When you arrive at the hospital, a nurse will check you in, review your medical history (including drug allergies), and take your vital signs. You’ll also have a chance to meet the anesthesiologist, if you haven’t already done so.

The surgeon may be there as well; if so, you can ask any last-minute questions you may have. When it’s time for surgery, you’ll lie down on a stretcher and be wheeled into the operating room.

Sinus surgery typically requires a minimum of four people: a surgeon, an anesthesiologist, and two nurses. The anesthesiologist will monitor your vital signs, such as heart rate, blood pressure, and oxygen level in your blood.

The scrub nurse hands instruments to the surgeon. The circulating nurse positions you, sets up the equipment, and gets any additional items the surgeon might ask for during the procedure.

Once the anesthesia has been administered, the actual surgery begins. It typically lasts from one to two hours.

The Operation

During endoscopic sinus surgery, the surgeon uses one hand to insert the endoscope into the nose and the other hand to pass a variety of specialized instruments (such as tiny scalpels, curettes, forceps, and a suction device to remove blood and mucus) alongside the endoscope.

For basic ESS, the surgeon proceeds through the following steps:

  1. Open the OMC to reveal the site of maxillary sinus drainage.
  1. Clear and enlarge the maxillary ostium by removing obstructing tissue, including swollen mucous membranes and polyps.
  1. Open the front of the ethmoid sinus (anterior ethmoid air cells).
  1. Remove the thin bony partitions and swollen membranes within the honeycomb-like air cells of the anterior ethmoid sinus.
  1. If disease extends into the back of the ethmoid sinus (posterior air cells), open and remove diseased tissue in this region as well.

During ESS, the surgeon’s goal is to remove any diseased tissue obstructing the sinuses and causing infections. Ideally, elimination of this obstructing tissue will allow the formerly blocked sinus passages to remain open permanently (see Figure below).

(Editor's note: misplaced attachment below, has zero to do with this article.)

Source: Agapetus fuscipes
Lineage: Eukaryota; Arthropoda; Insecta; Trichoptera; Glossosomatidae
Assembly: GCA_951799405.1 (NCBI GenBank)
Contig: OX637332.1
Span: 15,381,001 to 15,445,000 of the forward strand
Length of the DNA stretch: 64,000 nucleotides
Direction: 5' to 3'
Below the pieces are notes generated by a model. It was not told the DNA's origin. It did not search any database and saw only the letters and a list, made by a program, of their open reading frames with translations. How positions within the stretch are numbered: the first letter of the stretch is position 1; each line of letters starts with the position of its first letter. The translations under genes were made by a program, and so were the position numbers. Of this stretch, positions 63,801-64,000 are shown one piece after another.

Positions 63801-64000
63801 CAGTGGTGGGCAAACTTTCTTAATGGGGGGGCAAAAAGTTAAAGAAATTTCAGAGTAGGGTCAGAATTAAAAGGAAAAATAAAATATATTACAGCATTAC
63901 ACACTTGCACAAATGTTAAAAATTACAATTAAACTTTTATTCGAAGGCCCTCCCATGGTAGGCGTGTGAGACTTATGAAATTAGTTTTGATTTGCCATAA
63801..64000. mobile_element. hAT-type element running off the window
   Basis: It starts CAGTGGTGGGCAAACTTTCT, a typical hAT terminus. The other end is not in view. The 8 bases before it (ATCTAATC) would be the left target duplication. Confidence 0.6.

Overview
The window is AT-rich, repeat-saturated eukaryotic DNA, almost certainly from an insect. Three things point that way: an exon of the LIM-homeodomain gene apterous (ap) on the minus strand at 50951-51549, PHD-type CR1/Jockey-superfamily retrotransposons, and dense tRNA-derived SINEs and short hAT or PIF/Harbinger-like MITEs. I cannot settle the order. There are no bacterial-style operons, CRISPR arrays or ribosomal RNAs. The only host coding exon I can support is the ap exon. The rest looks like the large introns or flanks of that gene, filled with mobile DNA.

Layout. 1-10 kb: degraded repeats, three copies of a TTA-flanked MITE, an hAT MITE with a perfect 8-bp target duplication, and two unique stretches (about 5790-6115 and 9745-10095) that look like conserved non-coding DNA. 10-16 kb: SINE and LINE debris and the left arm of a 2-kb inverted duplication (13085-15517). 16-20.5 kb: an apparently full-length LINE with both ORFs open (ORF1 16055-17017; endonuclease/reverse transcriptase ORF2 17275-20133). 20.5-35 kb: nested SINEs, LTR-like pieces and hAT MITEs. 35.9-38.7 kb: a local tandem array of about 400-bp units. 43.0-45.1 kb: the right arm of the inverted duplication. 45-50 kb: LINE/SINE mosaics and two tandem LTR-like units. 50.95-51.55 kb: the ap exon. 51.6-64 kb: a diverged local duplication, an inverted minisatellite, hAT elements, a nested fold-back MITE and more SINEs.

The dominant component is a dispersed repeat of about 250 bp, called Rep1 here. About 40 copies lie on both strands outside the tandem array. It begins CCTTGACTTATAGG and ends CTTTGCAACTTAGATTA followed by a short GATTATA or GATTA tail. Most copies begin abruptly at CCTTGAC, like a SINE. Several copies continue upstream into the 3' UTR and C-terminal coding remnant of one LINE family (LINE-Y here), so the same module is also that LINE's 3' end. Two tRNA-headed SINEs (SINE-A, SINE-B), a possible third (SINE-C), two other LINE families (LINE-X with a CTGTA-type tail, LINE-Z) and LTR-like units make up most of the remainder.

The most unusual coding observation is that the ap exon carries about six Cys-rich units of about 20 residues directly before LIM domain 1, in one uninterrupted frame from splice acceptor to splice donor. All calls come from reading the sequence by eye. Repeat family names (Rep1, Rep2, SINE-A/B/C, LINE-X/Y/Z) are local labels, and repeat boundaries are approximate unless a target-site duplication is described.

The left side of the diagram shows normal sinus anatomy. The right side shows what things look like after surgery to enlarge the sinus ostia and enhance drainage of the frontal, ethmoid, and maxillary sinuses. Note that removal of the honeycomb-like ethmoid sinuses leaves a much larger passageway through which mucus can now drain.

At the same time, the surgeon attempts to avoid removing normal tissue or mildly diseased tissue that is likely to return to normal once the infected sinus has healed.

The more tissue that is removed, the longer it takes to recover and the greater the risk of complications. Deciding what tissue to remove and what to leave behind is often a judgment call.

The principle I like to follow is “Do as little as possible but as much as necessary.” Samples of tissue removed during surgery are routinely sent to a lab for analysis. In the unlikely event that you have a benign or malignant tumor, it would show up during this analysis.

In the unlikely event that you have a benign or malignant tumor, it would show up during this analysis. Once the surgery is over, the surgeon decides whether to pack your nose, based on the likelihood of postoperative bleeding.

He can use a soft biodegradable substance (which slowly dissolves) or a spongelike material (which is removed later that day or the next morning).

Specialized Instruments

Today’s surgeons have access to a variety of additional tools in the operating room. Whether or not a surgeon uses these devices is a matter of personal preference it’s possible to do effective sinus surgery with or without them.